NORWEGIAN AND SCANDINAVIAN STUDIES 121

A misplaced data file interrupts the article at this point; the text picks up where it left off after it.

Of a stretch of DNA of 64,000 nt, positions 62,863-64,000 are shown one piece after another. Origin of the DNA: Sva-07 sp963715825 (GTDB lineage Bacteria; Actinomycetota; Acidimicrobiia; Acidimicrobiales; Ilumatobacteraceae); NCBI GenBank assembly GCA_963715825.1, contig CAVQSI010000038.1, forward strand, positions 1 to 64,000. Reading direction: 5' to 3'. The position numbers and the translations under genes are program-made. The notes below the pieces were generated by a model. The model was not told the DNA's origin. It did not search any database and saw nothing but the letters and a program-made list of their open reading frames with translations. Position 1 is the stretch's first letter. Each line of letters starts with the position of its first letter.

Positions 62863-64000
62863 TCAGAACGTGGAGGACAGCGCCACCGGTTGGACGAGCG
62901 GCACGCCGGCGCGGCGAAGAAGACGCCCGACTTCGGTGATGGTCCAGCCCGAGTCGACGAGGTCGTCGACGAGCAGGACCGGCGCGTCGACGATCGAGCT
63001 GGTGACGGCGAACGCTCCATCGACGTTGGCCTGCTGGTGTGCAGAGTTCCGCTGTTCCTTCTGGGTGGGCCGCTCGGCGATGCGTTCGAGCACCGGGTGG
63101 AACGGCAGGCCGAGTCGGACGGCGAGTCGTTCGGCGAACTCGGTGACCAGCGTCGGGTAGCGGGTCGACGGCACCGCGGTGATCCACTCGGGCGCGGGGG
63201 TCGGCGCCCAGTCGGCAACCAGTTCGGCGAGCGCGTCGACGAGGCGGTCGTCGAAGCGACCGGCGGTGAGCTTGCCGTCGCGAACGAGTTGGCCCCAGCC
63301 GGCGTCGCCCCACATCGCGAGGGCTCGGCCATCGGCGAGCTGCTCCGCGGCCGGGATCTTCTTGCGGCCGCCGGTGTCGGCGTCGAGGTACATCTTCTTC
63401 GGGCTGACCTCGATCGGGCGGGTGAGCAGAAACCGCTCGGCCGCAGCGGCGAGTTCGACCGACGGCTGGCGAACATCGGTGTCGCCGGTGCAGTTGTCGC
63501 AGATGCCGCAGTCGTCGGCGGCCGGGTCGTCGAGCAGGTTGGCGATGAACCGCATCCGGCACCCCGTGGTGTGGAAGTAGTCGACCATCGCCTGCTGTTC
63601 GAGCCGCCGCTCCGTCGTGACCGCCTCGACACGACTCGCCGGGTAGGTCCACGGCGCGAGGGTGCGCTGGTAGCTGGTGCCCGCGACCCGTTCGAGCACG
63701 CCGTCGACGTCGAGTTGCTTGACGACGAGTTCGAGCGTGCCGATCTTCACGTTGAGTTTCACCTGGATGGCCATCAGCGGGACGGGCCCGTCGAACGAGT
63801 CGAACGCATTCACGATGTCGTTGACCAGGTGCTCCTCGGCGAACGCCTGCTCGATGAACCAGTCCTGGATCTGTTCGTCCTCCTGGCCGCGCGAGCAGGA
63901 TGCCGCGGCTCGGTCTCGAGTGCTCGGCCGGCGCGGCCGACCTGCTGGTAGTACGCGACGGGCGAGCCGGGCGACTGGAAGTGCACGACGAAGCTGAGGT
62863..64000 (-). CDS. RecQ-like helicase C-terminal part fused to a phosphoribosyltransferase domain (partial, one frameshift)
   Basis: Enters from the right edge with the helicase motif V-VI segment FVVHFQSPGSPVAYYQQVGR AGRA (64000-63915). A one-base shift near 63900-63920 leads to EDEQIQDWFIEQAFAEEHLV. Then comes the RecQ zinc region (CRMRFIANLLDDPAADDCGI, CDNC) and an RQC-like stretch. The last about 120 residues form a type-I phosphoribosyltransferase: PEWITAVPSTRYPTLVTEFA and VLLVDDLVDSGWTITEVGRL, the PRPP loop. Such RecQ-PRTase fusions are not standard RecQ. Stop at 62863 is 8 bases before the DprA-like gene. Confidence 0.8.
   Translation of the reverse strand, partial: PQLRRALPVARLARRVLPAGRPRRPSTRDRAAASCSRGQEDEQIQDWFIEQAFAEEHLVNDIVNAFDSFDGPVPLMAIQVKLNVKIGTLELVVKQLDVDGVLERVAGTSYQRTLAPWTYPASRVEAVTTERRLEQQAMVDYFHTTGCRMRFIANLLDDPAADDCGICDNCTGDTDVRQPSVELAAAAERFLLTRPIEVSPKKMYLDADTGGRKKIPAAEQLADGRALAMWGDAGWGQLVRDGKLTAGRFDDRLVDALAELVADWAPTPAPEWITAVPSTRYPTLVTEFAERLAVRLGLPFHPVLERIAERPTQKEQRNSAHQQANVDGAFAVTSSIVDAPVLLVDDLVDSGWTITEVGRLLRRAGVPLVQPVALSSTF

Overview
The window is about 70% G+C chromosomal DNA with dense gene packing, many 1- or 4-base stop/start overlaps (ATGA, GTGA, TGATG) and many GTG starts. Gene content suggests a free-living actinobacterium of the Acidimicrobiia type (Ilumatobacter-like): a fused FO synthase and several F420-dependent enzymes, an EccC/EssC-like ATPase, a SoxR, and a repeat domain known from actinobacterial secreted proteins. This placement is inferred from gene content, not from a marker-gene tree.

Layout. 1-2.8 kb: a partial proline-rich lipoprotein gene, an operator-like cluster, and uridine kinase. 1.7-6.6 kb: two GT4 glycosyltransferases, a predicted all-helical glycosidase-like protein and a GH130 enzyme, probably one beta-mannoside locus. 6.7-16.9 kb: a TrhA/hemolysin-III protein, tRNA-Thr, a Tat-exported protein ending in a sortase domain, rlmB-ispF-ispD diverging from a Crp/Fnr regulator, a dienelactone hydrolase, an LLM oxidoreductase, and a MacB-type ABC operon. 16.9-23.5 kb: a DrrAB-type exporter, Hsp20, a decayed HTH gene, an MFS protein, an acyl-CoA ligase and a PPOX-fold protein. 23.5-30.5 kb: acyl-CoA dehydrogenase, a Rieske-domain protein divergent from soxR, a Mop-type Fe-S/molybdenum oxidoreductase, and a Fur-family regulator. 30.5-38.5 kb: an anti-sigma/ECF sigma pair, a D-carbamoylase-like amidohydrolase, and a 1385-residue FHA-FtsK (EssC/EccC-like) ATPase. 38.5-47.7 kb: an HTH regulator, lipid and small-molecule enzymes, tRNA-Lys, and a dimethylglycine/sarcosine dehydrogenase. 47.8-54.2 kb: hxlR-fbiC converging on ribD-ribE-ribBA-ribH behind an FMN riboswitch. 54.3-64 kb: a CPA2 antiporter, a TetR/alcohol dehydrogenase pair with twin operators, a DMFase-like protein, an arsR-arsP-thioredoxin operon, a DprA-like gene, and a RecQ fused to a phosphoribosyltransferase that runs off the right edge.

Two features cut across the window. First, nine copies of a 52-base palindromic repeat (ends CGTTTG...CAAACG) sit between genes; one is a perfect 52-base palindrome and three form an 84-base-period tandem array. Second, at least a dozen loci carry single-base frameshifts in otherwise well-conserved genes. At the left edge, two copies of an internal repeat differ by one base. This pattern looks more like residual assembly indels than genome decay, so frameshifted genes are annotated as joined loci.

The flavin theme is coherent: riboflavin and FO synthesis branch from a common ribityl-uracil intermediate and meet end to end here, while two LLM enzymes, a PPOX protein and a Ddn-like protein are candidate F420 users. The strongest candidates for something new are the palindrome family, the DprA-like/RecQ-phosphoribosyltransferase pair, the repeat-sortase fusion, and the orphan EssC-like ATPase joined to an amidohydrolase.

Norwegian and Scandinavian Studies An Interdisciplinary Program – also see Business, Offutt School of – also see Education – also see Global Studies – also see World Languages and Cultures